Eero Saynatkari wrote:
> Excerpts from Paul Brannan's message of Thu Jan 07 21:53:34 +0200 2010:
>> OTOH the dynamic language space is becoming more competitive every year,
>> and it would be a shame to see ruby fall behind because it has to remain
>> backward compatible.
>>
>> Hypothetically, if ruby could give up backward compatibility with
>> existing extensions, would the problem become any easier?
> 
> Rubinius is also compatible with existing extensions*
> and, as mentioned previously, uses a more advanced GC.
> 
> I propose that it is better to spend effort on Rubinius
> whether developing or testing it for your purposes than
> it is to try to bolt various things onto MRI. This goes
> for many recent proposals here, but since this is the
> topic at hand...
> 
> 
> * That is, a C API identical to MRI's is provided. Only
>   recompilation needed, except for the cases where some
>   function/whatever has not yet been defined because it
>   has not been needed. If you have C exts, try them and
>   report any missing things so they can be added.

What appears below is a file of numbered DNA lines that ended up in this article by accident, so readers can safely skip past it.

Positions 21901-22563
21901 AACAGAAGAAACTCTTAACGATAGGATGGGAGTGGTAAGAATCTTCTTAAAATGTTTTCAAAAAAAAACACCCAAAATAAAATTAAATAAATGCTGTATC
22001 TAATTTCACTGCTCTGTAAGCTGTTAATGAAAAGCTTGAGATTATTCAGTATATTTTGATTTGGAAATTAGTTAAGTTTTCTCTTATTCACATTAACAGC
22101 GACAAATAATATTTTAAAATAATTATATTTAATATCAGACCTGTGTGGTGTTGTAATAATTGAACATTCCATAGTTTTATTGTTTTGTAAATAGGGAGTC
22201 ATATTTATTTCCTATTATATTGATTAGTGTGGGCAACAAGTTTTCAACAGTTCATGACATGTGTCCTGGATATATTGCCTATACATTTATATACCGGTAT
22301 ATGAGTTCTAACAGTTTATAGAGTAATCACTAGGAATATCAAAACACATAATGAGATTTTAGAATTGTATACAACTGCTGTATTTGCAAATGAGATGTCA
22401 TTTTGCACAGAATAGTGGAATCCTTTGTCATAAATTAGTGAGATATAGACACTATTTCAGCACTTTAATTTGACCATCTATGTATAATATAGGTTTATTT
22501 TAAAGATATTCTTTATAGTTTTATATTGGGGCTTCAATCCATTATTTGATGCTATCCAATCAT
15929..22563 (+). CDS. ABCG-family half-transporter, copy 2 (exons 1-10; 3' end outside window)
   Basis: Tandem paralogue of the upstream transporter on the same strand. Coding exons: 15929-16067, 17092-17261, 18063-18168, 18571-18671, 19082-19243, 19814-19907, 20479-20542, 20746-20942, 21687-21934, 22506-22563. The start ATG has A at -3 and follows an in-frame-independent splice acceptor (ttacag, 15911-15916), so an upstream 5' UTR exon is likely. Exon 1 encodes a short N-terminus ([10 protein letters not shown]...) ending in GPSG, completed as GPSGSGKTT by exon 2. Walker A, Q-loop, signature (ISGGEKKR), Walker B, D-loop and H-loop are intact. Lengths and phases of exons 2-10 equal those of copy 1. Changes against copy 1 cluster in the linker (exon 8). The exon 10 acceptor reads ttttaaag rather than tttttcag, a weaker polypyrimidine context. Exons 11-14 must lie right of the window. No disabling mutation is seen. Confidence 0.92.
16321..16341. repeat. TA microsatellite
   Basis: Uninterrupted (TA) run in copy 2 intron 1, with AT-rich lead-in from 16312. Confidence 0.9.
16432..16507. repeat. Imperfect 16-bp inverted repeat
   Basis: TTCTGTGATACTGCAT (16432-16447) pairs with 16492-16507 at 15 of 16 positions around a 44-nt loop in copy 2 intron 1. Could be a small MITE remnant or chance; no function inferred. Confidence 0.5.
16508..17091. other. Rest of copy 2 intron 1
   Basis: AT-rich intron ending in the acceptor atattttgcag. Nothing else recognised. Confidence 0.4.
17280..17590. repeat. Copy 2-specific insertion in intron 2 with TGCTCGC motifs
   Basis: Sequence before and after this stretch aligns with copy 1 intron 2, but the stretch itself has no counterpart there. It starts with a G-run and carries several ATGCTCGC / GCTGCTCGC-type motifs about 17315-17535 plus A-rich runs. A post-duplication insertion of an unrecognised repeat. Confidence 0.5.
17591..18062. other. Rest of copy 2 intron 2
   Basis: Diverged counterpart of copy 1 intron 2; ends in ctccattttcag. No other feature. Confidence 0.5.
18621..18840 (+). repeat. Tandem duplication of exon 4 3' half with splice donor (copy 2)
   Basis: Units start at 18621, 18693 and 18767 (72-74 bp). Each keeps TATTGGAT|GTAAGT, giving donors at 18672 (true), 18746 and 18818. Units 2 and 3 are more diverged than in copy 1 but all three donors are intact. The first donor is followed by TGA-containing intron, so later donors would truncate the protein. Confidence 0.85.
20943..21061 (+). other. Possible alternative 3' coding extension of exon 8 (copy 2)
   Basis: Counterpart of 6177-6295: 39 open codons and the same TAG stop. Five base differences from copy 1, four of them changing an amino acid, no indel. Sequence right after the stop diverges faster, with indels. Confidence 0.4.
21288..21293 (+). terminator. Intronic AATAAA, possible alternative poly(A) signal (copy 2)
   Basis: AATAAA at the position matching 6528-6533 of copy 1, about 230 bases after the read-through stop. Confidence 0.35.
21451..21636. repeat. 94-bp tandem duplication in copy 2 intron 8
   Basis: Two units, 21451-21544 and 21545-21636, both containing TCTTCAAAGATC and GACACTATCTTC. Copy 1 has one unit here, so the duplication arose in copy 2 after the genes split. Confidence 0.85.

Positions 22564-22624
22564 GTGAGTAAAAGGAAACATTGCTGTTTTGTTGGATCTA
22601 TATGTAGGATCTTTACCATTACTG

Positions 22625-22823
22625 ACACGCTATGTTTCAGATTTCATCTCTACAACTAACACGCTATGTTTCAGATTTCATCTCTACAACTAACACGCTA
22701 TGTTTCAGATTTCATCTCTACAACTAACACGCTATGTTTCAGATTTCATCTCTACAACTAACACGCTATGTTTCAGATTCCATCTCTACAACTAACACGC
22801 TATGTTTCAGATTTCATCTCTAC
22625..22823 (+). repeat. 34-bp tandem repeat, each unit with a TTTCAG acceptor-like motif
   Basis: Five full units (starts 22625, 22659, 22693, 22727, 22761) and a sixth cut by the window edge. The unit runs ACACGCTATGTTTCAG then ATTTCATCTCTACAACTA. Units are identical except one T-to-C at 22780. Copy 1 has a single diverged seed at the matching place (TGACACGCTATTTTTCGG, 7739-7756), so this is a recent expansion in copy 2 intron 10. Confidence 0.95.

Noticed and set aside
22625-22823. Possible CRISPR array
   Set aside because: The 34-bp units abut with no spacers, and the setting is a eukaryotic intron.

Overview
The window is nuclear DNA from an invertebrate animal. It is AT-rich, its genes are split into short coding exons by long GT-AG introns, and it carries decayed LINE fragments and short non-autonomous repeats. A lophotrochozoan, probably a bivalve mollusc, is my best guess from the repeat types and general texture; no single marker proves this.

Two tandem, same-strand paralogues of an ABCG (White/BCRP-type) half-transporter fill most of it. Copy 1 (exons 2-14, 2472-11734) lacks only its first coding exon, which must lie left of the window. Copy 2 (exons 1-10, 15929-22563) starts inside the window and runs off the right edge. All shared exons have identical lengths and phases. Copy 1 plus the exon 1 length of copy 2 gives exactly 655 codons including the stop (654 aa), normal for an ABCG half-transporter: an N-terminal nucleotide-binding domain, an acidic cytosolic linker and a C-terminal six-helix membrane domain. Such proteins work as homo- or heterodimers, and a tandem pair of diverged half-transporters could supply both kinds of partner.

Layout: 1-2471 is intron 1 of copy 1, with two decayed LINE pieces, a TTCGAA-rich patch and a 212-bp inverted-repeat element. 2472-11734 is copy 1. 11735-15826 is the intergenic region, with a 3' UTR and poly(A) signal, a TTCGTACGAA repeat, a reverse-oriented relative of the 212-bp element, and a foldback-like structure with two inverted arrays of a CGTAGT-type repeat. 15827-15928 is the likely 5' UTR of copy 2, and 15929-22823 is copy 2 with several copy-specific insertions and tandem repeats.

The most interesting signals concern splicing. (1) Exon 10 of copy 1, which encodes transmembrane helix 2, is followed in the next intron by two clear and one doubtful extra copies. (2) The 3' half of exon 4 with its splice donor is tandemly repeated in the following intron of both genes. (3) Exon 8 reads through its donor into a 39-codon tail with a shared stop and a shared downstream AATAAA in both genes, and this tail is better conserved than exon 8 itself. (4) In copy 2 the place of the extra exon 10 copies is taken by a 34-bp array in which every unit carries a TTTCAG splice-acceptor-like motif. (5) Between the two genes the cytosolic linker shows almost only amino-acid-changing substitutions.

> 
> 

FFIs complicate GC.  There are numerous papers that assert that a simple 
hemispace copying collector out-performs generational collectors or 
other more complex collectors.  For example, efforts to parallelize 
collectors require read or write barriers or complex locking.  Copying 
collectors usually require additional pointer redirection for C code 
that has "references" to objects allocated from GC.

This is why conservative collectors (like MRIs) are popular with GC'd 
languages that leverage C code - the FFI is "dumb" and the allocator 
needs to assume the code behind the FFI is "dumb" and the language does 
not distinguish object "references" on opposite sides of the FFI.

Maybe we need to start abstracting Ruby implementation internals from C 
in a way that doesn't limit the GC implementation -- like JNI when Sun 
realized how poorly conservative collectors perform for 
long-running/large Java processes.  All Java implementations support JNI 
and not all Java implementations use the same GC technology.

> Eero
> --
> Magic is insufficiently advanced technology.
> 
>